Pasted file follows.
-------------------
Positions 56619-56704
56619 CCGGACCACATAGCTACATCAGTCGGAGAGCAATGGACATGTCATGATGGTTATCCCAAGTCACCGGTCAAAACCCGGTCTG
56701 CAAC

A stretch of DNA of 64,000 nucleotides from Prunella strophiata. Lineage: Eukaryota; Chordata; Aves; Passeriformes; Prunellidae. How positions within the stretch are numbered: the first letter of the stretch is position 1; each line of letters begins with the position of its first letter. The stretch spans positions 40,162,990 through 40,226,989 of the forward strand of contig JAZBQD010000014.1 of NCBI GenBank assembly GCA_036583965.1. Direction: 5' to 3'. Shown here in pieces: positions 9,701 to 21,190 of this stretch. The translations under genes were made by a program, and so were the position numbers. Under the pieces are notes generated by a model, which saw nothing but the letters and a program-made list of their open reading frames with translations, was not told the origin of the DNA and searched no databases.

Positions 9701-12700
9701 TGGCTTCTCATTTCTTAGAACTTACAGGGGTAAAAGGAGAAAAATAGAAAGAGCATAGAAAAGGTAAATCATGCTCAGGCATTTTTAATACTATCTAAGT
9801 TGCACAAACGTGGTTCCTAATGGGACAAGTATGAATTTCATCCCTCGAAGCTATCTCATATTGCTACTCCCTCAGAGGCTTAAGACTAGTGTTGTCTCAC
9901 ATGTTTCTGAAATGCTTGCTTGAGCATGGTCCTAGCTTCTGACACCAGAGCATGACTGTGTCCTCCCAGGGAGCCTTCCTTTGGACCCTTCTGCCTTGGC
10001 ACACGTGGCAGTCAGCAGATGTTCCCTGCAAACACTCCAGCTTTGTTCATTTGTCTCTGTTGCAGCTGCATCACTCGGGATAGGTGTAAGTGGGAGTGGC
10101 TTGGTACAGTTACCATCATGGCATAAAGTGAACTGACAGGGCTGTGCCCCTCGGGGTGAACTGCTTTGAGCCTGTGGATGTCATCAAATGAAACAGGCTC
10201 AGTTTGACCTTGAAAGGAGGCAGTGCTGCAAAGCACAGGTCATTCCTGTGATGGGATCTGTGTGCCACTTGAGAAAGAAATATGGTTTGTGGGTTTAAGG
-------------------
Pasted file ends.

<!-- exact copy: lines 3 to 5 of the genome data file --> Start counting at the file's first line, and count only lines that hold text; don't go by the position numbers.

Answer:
56701 CAAC

A stretch of DNA of 64,000 nucleotides from Prunella strophiata. Lineage: Eukaryota; Chordata; Aves; Passeriformes; Prunellidae. How positions within the stretch are numbered: the first letter of the stretch is position 1; each line of letters begins with the position of its first letter. The stretch spans positions 40,162,990 through 40,226,989 of the forward strand of contig JAZBQD010000014.1 of NCBI GenBank assembly GCA_036583965.1. Direction: 5' to 3'. Shown here in pieces: positions 9,701 to 21,190 of this stretch. The translations under genes were made by a program, and so were the position numbers. Under the pieces are notes generated by a model, which saw nothing but the letters and a program-made list of their open reading frames with translations, was not told the origin of the DNA and searched no databases.

Positions 9701-12700